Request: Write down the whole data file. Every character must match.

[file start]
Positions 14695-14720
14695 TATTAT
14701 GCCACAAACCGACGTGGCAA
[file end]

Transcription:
Positions 14695-14720
14695 TATTAT
14701 GCCACAAACCGACGTGGCAA